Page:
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Creating The Life You Want to Live After a Lifetime Focused on Survival
by Amira Aro
I’m free climbing out of a deep chasm…my footing is shaky, and rocks fall apart each step I take.
Still, I AM climbing forward, and I’m exhausted, and I know that, no matter what, I absolutely cannot fall backwards.
Transitioning from surviving to thriving is a painful process, and requires trust in people and networks around you, which is something new for many people who have survived violence and the consequences of escaping said violence.
Surviving takes an extreme amount of talent and resilience that rarely gets celebrated. Every survivor is wicked smart because we’ve had to be. We’ve persevered through anything because we had to. We’ve fought back because….We. Had. To.
But what happens when life is no longer demanding your survival? What if now instead of “having to” survive, you need to want to survive? When you no longer need to survive your environment, how is your environment going to help you expand beyond the limitations of existing to survive?
How do you create a life you want to live after a life where you had to survive?
The lesson I’m learning…at an EXCRUCIATINGLY slow pace…is that healing requires trust.
There are many benchmarks, and they’re not clear cut. All I know for myself is after many compounded traumas from adverse childhood events to multiple rounds of domestic violence, I got to a point where I thought I was healed. I was ready for the world, I cracked the code, and I made it. I had my own apartment, my bills were on autopay, my job was manageable with my disability and paid decently. What more could I want?
I embraced my life as an aromantic solo polyamorist. Aromantic meaning I didn’t expect nor search for love, I could live comfortably without it, and I would never lose myself to it again, especially since many times it wasn’t love I felt, rather obligation. I am slow to love, and it was never a requirement for my life. I often said I was at my happiest when I was single, and truly meant that. Solo polyamorist meaning I myself was primary, and nobody would come close to that relationship. My healing and needs came first, and I date and fucked as I saw fit, only engaging with those who prioritized me as well (not above their own needs of course, but I wouldn’t allow myself to be a choice or consolation, despite my high sex drive wanting to give in sometimes.)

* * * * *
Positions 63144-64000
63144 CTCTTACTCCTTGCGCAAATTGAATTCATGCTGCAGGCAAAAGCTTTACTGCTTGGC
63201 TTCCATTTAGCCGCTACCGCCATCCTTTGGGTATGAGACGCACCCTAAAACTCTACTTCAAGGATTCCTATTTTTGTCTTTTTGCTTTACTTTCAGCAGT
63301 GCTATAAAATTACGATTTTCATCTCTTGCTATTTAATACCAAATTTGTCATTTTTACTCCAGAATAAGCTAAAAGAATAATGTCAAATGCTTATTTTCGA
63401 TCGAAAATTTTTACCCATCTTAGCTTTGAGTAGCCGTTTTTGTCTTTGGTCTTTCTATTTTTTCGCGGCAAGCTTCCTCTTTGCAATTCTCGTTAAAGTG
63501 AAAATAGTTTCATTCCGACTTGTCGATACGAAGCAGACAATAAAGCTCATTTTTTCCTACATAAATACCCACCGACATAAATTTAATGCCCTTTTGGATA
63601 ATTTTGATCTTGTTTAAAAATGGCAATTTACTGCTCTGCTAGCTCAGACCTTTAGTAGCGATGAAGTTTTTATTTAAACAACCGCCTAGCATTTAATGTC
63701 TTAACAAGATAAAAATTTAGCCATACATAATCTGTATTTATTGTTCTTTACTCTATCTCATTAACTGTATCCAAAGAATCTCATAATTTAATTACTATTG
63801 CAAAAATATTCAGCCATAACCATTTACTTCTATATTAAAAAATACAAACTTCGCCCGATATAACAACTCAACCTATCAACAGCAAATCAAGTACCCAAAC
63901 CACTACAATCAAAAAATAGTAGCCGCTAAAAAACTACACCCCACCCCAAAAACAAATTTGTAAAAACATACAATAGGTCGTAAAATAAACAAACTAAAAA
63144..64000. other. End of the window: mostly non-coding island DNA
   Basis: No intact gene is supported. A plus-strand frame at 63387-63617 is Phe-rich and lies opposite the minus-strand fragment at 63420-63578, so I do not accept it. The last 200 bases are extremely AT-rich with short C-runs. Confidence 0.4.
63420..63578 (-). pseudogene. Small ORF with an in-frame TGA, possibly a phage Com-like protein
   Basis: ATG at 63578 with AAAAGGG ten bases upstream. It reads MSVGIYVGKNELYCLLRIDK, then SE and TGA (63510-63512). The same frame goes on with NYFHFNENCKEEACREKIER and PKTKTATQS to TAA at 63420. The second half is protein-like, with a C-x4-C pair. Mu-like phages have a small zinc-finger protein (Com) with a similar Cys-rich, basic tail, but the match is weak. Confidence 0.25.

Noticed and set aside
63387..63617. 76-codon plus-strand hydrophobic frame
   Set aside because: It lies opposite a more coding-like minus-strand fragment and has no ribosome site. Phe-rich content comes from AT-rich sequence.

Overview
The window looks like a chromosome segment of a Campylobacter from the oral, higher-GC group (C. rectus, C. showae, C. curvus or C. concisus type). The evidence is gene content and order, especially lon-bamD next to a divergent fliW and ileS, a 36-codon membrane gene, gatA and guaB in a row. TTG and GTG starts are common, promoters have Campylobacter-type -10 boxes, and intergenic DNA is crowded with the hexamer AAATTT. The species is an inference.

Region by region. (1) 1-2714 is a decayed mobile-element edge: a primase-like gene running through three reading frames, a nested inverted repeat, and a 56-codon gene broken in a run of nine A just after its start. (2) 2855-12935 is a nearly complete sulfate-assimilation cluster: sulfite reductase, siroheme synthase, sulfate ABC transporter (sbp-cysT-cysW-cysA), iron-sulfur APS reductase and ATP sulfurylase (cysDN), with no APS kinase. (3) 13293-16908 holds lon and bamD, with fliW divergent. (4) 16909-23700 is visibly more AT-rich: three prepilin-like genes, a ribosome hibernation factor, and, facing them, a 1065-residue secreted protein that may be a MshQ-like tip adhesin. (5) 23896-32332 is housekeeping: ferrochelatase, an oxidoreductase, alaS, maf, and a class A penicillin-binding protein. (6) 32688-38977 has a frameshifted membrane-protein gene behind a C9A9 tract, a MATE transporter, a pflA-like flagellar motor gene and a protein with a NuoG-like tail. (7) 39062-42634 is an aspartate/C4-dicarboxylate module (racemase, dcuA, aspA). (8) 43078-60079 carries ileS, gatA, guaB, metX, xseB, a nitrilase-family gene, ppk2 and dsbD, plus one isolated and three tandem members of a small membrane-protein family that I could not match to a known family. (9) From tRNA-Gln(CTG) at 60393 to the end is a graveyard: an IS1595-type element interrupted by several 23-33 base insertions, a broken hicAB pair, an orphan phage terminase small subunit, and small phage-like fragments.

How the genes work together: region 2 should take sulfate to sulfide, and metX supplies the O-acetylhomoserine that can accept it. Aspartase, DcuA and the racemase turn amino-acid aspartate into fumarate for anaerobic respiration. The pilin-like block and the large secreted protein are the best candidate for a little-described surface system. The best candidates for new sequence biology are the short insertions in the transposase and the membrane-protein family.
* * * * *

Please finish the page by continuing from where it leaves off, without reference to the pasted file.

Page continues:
Interpersonally, I was feeling radiant honestly. Like I had tapped into my higher self. And it reflected in my dating pool as well; as my self esteem rose, my sexual partners and circle did as well. I eventually met somebody who has made being monogamous as fun as being single was for me, but it came with many challenges. In entering into this relationship, it unearthed a multitude of unresolved issues I had yet to fully process. And they all basically came down to trusting people outside of myself.
Not only is my very foundation of family built on trauma, but I ended up engaged to an abusive fiance, followed by more abusive and toxic relationships, totaling about 4 in the span of a year. But in the time after that, the people I dated were….different. Bad different. There is an unfortunate trend with MaGes* where after experiencing abuse, we’re left vulnerable to a dating scene where our expectations for decency and respect are set very low if we’re not careful, or we don’t have the support systems to keep us accountable to ourselves. Oftentimes, that’s why we end up in more than one instance of domestic violence. But there’s a transition point for many where the people they date aren’t “abusive”, rather opportunists who know about that low bar, and know as long as they aren’t THAT bad, they can get an outpouring of love and affection from us without much or any effort on their part.
The terminology I still struggle with, because while it is downright neglectful, harmful, and depending on how consciously the person dating the survivor is of what’s happening perhaps full on manipulative, it is typically not recognized as “abuse” to many people. There is definitely evidence that it is entering emotional abuse territory, and I hope that more discussions take place to call this sort of behavior out and hold people accountable for the ways they intentionally and even unintentionally perpetrate these cycles of abuse.